There is a sense of things going to plan, but no magic. There’s nothing to be done except wait while the medics keep everything as contained as possible with radiation, and see whether, three months after the end of radiotherapy, the tumour has reduced, and, more important, if the cancer has spread and grown visible. There was no new mention of that original two-to-three year prognosis if I had treatment. I didn’t ask, because I was fairly sure from his manner and what he didn’t say, that the prognosis hadn’t improved, even if it hadn’t got worse. In other words, I will continue to live with uncertainty and my inability to do anything about it, the condition I’ve been trying to wriggle away from all my life.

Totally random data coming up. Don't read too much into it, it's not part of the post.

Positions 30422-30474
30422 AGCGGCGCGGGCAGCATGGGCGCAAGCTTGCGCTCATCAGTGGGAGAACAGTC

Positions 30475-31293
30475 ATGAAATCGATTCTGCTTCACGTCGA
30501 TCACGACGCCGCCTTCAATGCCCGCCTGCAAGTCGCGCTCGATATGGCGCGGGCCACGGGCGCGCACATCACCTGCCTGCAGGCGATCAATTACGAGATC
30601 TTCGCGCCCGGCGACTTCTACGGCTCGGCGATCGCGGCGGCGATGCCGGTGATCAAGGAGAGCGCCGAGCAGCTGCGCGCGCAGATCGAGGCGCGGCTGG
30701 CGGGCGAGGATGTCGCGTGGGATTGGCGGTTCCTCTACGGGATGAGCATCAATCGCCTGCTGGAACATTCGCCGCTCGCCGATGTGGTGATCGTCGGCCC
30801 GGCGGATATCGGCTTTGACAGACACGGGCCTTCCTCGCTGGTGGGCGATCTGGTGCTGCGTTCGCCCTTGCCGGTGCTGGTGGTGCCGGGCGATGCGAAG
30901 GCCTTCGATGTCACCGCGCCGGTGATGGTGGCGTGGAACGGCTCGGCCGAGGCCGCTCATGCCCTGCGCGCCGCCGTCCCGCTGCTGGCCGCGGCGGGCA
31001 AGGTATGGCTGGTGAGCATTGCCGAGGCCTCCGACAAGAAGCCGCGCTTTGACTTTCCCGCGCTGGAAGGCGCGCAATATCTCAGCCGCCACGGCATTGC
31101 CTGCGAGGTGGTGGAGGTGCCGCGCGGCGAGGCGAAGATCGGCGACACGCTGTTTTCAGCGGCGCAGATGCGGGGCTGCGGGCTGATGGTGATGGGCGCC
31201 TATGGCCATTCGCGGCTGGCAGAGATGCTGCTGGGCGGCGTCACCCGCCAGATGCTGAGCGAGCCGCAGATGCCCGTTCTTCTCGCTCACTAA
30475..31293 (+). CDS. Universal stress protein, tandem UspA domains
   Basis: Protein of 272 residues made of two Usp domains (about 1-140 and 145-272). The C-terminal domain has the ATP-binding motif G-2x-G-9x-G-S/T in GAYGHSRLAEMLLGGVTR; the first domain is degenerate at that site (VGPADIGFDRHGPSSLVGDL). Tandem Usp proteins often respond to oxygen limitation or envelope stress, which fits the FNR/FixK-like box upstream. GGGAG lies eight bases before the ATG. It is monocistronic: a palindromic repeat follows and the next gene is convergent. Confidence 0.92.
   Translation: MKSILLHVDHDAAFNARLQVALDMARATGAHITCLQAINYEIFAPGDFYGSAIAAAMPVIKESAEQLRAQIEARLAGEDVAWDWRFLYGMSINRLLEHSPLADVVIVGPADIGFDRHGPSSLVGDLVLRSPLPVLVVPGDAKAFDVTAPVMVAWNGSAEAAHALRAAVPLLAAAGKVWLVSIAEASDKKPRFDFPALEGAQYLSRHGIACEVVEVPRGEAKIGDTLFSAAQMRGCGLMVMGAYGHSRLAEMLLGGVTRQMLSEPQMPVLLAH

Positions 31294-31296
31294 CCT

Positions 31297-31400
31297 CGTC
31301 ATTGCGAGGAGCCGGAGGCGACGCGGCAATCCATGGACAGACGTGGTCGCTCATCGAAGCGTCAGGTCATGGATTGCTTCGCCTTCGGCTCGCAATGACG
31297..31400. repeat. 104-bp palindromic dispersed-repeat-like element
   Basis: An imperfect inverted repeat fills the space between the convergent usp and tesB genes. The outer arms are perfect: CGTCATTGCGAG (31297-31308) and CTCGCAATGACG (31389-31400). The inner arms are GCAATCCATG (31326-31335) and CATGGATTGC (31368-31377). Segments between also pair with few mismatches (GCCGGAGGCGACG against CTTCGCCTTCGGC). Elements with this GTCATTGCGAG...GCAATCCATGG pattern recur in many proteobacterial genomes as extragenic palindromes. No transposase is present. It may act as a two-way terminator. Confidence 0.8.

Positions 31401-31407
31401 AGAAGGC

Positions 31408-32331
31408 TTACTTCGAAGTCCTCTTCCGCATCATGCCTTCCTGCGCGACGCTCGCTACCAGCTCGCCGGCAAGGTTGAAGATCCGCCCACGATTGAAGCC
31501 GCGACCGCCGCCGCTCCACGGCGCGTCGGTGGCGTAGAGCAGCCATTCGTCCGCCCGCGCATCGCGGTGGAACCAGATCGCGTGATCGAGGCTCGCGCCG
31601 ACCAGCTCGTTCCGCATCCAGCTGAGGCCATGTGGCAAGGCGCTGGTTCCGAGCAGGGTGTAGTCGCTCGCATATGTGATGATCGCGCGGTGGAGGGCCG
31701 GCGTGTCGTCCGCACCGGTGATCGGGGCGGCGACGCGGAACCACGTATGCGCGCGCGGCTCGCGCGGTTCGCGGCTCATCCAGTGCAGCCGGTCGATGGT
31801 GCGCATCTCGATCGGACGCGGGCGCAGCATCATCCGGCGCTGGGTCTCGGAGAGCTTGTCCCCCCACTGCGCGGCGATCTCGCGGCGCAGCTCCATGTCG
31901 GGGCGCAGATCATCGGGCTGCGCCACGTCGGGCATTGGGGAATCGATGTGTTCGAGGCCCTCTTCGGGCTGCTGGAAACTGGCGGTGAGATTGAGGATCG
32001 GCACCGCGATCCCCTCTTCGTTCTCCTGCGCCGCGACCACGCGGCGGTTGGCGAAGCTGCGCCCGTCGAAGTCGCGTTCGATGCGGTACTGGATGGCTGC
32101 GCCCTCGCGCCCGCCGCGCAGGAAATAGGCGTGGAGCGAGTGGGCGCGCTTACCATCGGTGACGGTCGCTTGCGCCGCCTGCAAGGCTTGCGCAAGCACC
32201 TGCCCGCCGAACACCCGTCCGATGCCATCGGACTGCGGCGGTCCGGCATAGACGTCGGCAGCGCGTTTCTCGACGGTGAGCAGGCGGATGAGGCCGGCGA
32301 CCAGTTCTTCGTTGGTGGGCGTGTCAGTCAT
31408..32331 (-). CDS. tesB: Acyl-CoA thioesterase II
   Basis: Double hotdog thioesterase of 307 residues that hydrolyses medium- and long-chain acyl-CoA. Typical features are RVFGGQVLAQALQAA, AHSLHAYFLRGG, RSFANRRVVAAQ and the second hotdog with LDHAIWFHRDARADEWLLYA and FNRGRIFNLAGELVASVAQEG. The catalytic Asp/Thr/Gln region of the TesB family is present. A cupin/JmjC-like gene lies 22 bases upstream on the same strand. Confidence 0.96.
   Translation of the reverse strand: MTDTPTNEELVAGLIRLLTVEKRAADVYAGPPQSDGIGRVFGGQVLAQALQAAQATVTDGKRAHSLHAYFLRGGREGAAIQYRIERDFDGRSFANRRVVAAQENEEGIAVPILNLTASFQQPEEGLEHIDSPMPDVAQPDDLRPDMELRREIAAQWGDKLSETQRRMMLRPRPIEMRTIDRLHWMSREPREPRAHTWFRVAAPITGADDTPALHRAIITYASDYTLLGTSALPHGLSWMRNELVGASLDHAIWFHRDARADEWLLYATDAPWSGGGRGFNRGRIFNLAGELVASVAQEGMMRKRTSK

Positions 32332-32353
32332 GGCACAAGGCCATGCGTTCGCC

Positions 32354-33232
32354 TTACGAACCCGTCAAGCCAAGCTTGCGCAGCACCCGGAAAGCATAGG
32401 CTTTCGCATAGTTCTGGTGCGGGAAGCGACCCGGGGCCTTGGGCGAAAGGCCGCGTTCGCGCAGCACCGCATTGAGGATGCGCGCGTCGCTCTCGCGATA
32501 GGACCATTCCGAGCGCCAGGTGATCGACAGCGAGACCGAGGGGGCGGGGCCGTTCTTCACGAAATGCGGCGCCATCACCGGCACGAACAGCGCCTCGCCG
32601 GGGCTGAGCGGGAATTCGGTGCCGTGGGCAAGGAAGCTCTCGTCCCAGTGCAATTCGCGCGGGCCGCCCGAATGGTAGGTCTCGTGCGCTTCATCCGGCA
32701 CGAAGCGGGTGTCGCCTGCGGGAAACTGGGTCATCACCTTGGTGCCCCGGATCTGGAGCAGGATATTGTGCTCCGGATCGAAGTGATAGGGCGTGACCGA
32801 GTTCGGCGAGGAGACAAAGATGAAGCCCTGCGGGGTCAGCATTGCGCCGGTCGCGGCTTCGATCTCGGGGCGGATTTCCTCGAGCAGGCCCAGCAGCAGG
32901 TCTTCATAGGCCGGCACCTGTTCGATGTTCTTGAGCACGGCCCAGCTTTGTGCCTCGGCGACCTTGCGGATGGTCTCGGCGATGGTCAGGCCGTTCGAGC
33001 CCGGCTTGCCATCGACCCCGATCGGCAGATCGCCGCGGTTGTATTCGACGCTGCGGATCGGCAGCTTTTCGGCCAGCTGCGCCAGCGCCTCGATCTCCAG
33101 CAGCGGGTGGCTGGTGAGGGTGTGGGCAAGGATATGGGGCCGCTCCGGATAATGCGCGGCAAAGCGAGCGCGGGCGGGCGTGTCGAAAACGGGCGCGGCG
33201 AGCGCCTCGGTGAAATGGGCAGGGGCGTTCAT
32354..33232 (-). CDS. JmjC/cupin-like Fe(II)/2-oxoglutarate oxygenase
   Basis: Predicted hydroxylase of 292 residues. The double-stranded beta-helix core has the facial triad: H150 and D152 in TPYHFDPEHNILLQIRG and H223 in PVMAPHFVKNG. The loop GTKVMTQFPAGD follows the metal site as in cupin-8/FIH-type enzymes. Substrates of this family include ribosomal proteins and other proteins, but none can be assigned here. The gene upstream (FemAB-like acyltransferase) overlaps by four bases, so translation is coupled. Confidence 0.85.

It’s absurd to complain about the uncertainty of life expectancy – we’re all just a breath away from the end of our lives – but it’s especially absurd from someone in their late sixties. For almost a year before the diagnosis, I’d been plagued by thoughts of the possible not-so-far-in-the-future depletions of body and mind of one of us, me or the Poet. The future played out, in my mind, with each of us having innumerable strokes, serial heart attacks or one of the other less decisive but nonetheless disabling illnesses of old age. Turn and turn about I’d have in my mind one of us debilitated or dead, then the other. The urgent question was: which would I prefer, to be the carer or the sufferer? The dead or the survivor? How long before one or other of us could no longer live in our two-storied house with its steep stairs? When might it be necessary for one of us to be looked after by professionals in a care home? We’ve lived together more or less for sixteen years. Sixteen years ago, the future still seemed a long time ahead, even if to our young selves back in our thirties, either of us in our fifties and now sixties would have seemed as old as we could imagine without picturing mobility aids and incontinence pads. Getting myself to imagine us as our young selves might imagine us was enough of a jolt to make the mind accept the present not at all terrible reality of time and the body.